[ACCEPTED]-Using the literal '@' with a string variable-string

Accepted answer
Score: 14

I don't think you have to worry about it 5 if you already have the value. The @ operator 4 is for when you're specifying the string 3 (like in your first code snippet).

What are 2 you attempting to do with the path string 1 that isn't working?

Score: 4

I'm not sure if I understand. In your example: if 7 helper.getFilePath() returns "c:\somepath\file.txt", there will be no problem, since 6 the @ is only needed if you are explicitely 5 specifying a string with "".

When Functions 4 talk to each other, you will always get the literal path. If 3 the XML contains c:\somepath\file.txt and your function returns 2 c:\somepath\file.txt, then string filePath will also contain 1 c:\somepath\file.txt as a valid path.

Score: 3

The @"" just makes it easier to 11 write string literals.

string (C# Reference, MSDN)

Verbatim string literals 10 start with @ and are also enclosed in double 9 quotation marks. For example:

@"good morning" // a string literal

The advantage 8 of verbatim strings is that escape sequences 7 are not processed, which makes it easy to 6 write, for example, a fully qualified file 5 name:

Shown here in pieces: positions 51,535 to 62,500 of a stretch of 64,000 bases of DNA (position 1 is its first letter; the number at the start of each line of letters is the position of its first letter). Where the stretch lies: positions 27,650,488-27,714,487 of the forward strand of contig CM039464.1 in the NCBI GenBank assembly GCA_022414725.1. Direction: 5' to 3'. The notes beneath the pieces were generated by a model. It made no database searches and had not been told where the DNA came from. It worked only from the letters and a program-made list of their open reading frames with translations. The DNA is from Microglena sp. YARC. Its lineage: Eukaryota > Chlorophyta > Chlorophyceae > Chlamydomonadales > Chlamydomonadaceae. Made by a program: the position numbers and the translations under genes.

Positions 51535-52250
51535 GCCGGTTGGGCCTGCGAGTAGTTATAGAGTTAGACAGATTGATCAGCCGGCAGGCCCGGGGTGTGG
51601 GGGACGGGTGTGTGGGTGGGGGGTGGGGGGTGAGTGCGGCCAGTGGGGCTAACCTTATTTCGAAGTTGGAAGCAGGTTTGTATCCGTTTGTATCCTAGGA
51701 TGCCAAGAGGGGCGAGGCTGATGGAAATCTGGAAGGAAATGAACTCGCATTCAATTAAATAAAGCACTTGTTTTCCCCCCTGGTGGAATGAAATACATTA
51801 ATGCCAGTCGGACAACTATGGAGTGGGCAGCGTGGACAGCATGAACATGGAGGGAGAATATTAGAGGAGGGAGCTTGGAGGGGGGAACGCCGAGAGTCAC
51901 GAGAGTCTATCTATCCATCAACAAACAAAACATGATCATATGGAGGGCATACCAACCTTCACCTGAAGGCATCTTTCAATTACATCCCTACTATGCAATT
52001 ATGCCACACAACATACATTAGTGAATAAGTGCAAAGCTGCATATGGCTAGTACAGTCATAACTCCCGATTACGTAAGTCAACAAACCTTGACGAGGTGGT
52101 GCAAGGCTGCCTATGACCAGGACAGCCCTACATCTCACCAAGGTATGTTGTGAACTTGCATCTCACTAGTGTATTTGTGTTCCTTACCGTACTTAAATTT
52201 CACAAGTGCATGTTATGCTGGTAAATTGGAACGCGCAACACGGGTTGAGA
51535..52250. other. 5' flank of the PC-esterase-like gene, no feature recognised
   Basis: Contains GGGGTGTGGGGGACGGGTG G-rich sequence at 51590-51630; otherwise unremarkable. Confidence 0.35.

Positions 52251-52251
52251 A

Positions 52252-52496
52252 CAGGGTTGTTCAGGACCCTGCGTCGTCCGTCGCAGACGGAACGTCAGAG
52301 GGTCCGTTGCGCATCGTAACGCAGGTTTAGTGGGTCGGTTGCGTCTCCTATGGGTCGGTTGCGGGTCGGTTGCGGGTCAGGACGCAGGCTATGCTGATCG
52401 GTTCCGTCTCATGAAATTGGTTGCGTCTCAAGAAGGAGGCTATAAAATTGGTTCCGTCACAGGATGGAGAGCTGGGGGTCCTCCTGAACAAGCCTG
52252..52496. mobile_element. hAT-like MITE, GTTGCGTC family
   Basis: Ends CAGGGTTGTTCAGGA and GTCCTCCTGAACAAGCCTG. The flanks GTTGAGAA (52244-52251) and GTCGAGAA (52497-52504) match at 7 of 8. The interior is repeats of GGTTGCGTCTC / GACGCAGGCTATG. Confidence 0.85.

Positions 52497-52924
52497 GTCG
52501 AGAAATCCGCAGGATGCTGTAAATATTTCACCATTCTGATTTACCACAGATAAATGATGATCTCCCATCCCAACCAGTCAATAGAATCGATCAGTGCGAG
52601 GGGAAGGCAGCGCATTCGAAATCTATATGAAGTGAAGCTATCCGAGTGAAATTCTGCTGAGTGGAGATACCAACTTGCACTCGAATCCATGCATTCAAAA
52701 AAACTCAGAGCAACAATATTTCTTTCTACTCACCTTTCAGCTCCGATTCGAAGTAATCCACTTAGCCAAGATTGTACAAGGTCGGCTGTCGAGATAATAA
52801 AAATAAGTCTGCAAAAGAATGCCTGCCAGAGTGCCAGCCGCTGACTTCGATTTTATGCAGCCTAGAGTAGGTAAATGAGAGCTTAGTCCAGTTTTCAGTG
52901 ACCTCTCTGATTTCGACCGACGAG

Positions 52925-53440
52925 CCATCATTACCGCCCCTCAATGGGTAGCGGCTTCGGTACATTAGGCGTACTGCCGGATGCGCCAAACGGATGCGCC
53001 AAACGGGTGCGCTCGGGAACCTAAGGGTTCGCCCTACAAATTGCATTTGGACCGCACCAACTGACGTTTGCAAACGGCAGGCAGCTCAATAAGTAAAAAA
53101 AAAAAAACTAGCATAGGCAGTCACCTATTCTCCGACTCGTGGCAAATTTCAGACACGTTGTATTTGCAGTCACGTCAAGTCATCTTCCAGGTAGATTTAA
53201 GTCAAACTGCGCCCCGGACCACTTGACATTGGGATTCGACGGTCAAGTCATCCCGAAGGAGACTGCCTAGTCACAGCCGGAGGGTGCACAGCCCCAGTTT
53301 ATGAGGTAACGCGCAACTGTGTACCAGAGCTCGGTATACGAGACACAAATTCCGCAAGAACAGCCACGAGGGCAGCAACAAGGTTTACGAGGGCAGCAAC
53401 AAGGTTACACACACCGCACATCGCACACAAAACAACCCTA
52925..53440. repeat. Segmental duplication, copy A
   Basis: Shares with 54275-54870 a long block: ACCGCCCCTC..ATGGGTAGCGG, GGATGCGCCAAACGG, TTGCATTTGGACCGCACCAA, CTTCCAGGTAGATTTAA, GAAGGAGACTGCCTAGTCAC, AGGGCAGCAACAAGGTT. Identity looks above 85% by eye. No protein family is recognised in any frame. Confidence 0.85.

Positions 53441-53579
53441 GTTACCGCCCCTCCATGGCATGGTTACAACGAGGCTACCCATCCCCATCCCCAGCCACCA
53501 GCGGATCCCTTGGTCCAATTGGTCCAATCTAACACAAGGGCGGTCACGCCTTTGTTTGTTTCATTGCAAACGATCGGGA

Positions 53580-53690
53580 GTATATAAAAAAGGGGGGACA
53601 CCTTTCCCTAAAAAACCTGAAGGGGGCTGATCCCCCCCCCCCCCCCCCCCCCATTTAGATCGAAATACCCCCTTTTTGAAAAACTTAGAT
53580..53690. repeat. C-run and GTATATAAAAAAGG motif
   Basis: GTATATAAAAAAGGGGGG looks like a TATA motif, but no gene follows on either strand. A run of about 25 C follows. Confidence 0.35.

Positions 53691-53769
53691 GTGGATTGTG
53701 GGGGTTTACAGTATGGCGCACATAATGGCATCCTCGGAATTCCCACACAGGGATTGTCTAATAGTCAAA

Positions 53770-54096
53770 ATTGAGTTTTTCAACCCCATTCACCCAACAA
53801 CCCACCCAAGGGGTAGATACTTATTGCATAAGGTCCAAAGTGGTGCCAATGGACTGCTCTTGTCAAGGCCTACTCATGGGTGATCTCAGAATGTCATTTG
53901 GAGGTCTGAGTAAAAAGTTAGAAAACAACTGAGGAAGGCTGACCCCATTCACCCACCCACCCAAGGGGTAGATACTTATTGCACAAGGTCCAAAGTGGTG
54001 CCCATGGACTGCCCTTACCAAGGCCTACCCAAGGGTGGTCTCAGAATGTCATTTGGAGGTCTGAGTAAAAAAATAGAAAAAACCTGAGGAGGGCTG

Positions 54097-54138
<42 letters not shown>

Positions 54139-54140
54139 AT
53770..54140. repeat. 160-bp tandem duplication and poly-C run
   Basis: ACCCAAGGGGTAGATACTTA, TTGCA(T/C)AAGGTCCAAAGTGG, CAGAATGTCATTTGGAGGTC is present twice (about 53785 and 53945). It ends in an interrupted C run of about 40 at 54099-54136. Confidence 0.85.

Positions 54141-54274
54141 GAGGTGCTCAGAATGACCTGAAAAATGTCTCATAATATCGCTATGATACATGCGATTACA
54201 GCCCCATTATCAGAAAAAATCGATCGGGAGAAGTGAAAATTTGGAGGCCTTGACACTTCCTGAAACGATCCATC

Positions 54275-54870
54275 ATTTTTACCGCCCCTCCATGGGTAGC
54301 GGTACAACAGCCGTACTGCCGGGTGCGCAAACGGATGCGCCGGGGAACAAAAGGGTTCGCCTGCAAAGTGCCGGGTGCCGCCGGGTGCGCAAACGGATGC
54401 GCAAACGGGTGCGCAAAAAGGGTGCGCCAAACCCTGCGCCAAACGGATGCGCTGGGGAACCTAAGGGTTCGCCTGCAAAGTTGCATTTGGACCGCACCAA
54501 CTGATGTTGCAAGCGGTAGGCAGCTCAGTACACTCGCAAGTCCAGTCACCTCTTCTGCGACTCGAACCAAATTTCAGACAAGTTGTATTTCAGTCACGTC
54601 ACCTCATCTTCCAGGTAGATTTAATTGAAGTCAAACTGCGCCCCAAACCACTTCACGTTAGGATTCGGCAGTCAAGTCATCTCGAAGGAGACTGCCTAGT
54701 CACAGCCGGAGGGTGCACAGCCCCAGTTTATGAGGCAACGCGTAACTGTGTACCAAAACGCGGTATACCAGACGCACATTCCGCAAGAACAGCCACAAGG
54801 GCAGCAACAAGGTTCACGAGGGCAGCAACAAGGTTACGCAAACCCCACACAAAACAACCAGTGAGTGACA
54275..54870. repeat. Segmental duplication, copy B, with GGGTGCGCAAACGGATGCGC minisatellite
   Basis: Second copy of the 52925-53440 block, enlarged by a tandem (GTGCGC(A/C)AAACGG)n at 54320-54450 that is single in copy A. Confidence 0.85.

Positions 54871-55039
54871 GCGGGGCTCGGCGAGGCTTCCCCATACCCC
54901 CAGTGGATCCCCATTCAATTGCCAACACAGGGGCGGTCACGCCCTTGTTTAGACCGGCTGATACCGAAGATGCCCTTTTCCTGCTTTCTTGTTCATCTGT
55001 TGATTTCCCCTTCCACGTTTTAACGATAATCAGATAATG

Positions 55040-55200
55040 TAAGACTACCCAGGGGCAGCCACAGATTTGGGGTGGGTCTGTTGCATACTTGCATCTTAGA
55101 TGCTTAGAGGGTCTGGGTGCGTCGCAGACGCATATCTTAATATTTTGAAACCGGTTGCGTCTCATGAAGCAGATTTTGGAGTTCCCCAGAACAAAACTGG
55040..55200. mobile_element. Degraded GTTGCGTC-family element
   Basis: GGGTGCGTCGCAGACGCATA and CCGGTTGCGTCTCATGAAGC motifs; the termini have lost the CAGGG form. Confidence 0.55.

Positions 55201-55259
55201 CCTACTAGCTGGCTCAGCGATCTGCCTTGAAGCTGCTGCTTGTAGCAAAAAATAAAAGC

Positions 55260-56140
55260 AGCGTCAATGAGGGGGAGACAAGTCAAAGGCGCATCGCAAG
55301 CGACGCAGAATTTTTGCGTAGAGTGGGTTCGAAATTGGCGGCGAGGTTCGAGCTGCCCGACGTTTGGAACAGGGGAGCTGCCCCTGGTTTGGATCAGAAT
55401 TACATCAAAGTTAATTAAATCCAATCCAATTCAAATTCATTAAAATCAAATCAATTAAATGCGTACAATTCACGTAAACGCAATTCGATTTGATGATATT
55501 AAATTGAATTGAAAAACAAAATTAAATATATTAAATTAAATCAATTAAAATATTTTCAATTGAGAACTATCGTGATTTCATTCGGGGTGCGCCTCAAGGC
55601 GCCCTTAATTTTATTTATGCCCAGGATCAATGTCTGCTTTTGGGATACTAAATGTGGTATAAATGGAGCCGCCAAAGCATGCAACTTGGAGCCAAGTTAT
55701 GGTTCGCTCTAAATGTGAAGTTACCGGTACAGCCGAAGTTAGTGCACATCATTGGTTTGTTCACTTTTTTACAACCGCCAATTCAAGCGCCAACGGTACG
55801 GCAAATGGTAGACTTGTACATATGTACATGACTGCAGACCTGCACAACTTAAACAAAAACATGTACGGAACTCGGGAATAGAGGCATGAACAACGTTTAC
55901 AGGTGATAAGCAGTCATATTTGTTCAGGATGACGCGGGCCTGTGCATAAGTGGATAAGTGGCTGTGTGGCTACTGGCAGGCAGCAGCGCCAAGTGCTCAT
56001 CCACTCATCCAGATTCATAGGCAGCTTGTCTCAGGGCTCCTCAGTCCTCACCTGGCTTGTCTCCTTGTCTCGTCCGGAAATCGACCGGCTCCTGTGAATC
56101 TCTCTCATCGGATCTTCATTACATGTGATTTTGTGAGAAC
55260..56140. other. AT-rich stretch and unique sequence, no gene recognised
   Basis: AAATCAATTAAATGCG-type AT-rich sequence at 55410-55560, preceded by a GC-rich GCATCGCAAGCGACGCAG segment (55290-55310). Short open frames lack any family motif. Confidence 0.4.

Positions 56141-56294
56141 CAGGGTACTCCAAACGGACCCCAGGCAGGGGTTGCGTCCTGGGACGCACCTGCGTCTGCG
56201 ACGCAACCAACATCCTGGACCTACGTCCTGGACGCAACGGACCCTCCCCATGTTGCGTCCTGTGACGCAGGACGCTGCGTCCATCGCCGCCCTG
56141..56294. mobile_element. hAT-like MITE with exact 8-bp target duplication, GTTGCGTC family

@"c:\Docs\Source\a.txt" // rather than "c:\\Docs\\Source\\a.txt"

One place where I've used it is in 4 a regex pattern:

string pattern = @"\b[DdFf][0-9]+\b";

If you have a string in 3 a variable, you do not need to make a "literal" out 2 of it, since if it is well formed, it already 1 has the correct contents.

Score: 2

In C# the @ symbol combined with doubles 5 quotes allows you to write escaped strings. E.g.


If 4 you dont use it then you need to use the 3 escape character in your strings.


You dont 2 need to specify it anywhere else in code. In 1 fact doing so should cause a compiler error.

Score: 1

You've got it backwards. The @-operator 5 is for turning literals into strings, while 4 keeping all funky characters. Your path 3 is already a string - you don't need to 2 do anything at all to it. Just lose the 1 @.

string filePath = helper.getFilePath();
Score: 1

The string returned from your helper class 3 is not a literal string so you don't need 2 to use the '@' character to remove the behaviour 1 of the backslashes.

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